Happy Labor Day weekend!
In my heart, mind, and body rhythms, this weekend will always be the end of summer. However, here in Indiana, where we have an abomination called a “balanced school schedule,” we are already a month into fall. In fact, on July 31 my grandson announced to me that he was going to the pool on the next day because it was the (and I quote) “last day of summer.” What are they doing to our children? I’m pretty sure that the opening sequence of the Andy Griffith Show — you know, where Andy and Opie are walking down the road to go fishing — was filmed in summer, maybe even in August. If I take my grandson fishing like that now, we’ll be facing truancy and contributing the delinquency of a minor charges! And if we’re a month into fall already, that means Christmas decorations will be going up any day now, and — worst of all — the airwaves will soon be filled with campaign ads for the elections! This whole thing has made me so crazy, I’m rambling!
Which, by the way, is what we’re supposed to be doing together this morning. C’mon, let’s get away from my rantings . . . and ramble!
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According to this informative Time Magazine article, we owe the date of Labor Day to our nation’s greatest president ☺, Grover Cleveland, who signed it into law in 1896 in recognition of the growing labor movement. The piece notes that International Worker’s Day is actually May 1, but scholars explain that Labor Day is a “government alternative” to IWD because they wanted to avoid linking the holiday with the infamous Haymarket Affair in Chicago, in which many people died when workers marched to demand the 8-hour work day.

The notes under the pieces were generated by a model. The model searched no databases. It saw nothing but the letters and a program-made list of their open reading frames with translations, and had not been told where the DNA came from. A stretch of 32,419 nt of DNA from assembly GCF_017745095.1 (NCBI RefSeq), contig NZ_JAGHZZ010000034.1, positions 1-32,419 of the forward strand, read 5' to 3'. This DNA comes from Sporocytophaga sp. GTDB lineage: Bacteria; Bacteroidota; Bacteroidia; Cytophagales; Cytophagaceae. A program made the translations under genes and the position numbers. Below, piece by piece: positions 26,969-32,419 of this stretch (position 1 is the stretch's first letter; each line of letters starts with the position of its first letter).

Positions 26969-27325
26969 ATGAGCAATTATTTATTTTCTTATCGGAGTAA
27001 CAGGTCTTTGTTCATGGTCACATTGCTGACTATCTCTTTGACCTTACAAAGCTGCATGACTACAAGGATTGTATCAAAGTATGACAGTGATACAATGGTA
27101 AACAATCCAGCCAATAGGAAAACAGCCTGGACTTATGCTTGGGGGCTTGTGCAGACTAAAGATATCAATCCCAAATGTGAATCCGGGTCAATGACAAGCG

Here is one pundit who builds a strong case that on Labor Day we should think about the positive impact unions make in our economy and how we should be concerned about making them strong again. In Robert L. Borasage’s opinion, “This Labor Day, we should do more than celebrate workers — we should understand how vital empowering workers and reviving worker unions is to rebuilding a broad middle class.”
However, in this piece by Morgan O. Reynolds, the author argues that, although one can make a case for other voluntary worker associations that represent the interests of employees, labor unions as we have had them are not good for the economy. Why? Because (1) they “do best in heavily regulated, monopolistic environments,” (2) “gains to union members come at the expense of those who must shift to lower-paying or less desirable jobs or go unemployed,” and (3) “despite considerable rhetoric to the contrary, unions have blocked the economic advance of blacks, women, and other minorities.”
What do you think? Discuss.
US News & World Report has a list of the 100 Best Jobs in the U.S. Here is their ranking of the top 10, based on, “employment opportunity, good salary, manageable work-life balance and job security.”
The worlds of technology and medicine dominate the top 50 (medicine alone accounts for 40% of all the jobs), with a nod here and there to engineering, finance, and education. Oh, and #49 — Nail technician.
I’m sorry to say I didn’t find “pastor,” “chaplain,” “blogger” or “baseball fan” anywhere on the list.
All this work has to make a person tired, doesn’t it? Maybe a good “power nap” is just the thing for you. Did you know that drinking some coffee or ingesting some other form of caffeine before shutting your eyes might help that nap be more effective, more refreshing? Say hello to the “coffee nap.” Read about it in the article: Scientists agree: Coffee naps are better than coffee or naps alone.